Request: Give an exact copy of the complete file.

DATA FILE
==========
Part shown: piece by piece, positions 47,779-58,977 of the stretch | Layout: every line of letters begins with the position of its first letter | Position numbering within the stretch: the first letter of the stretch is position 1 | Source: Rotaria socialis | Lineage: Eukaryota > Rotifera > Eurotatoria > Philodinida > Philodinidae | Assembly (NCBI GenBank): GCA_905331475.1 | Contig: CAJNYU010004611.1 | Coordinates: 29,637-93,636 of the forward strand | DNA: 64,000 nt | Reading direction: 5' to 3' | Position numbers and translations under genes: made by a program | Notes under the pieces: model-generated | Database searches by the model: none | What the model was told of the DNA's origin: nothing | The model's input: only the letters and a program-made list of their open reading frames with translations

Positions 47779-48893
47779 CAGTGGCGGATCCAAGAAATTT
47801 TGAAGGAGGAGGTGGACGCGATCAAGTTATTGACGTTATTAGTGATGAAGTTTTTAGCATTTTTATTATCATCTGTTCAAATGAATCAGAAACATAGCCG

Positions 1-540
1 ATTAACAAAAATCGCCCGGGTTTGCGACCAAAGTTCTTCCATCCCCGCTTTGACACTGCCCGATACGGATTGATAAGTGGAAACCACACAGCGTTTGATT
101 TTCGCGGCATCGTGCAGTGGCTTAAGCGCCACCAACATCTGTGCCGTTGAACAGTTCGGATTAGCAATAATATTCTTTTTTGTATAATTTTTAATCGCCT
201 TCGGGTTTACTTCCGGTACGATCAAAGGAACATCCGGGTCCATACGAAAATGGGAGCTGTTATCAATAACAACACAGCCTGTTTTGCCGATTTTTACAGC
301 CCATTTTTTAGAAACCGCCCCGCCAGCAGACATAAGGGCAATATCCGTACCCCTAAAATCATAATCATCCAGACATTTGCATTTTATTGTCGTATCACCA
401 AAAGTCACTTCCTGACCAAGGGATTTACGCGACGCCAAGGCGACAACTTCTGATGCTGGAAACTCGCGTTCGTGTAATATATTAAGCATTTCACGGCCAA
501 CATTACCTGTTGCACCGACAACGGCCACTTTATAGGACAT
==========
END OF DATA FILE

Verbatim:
Part shown: piece by piece, positions 47,779-58,977 of the stretch | Layout: every line of letters begins with the position of its first letter | Position numbering within the stretch: the first letter of the stretch is position 1 | Source: Rotaria socialis | Lineage: Eukaryota > Rotifera > Eurotatoria > Philodinida > Philodinidae | Assembly (NCBI GenBank): GCA_905331475.1 | Contig: CAJNYU010004611.1 | Coordinates: 29,637-93,636 of the forward strand | DNA: 64,000 nt | Reading direction: 5' to 3' | Position numbers and translations under genes: made by a program | Notes under the pieces: model-generated | Database searches by the model: none | What the model was told of the DNA's origin: nothing | The model's input: only the letters and a program-made list of their open reading frames with translations

Positions 47779-48893
47779 CAGTGGCGGATCCAAGAAATTT
47801 TGAAGGAGGAGGTGGACGCGATCAAGTTATTGACGTTATTAGTGATGAAGTTTTTAGCATTTTTATTATCATCTGTTCAAATGAATCAGAAACATAGCCG

Positions 1-540
1 ATTAACAAAAATCGCCCGGGTTTGCGACCAAAGTTCTTCCATCCCCGCTTTGACACTGCCCGATACGGATTGATAAGTGGAAACCACACAGCGTTTGATT
101 TTCGCGGCATCGTGCAGTGGCTTAAGCGCCACCAACATCTGTGCCGTTGAACAGTTCGGATTAGCAATAATATTCTTTTTTGTATAATTTTTAATCGCCT
201 TCGGGTTTACTTCCGGTACGATCAAAGGAACATCCGGGTCCATACGAAAATGGGAGCTGTTATCAATAACAACACAGCCTGTTTTGCCGATTTTTACAGC
301 CCATTTTTTAGAAACCGCCCCGCCAGCAGACATAAGGGCAATATCCGTACCCCTAAAATCATAATCATCCAGACATTTGCATTTTATTGTCGTATCACCA
401 AAAGTCACTTCCTGACCAAGGGATTTACGCGACGCCAAGGCGACAACTTCTGATGCTGGAAACTCGCGTTCGTGTAATATATTAAGCATTTCACGGCCAA
501 CATTACCTGTTGCACCGACAACGGCCACTTTATAGGACAT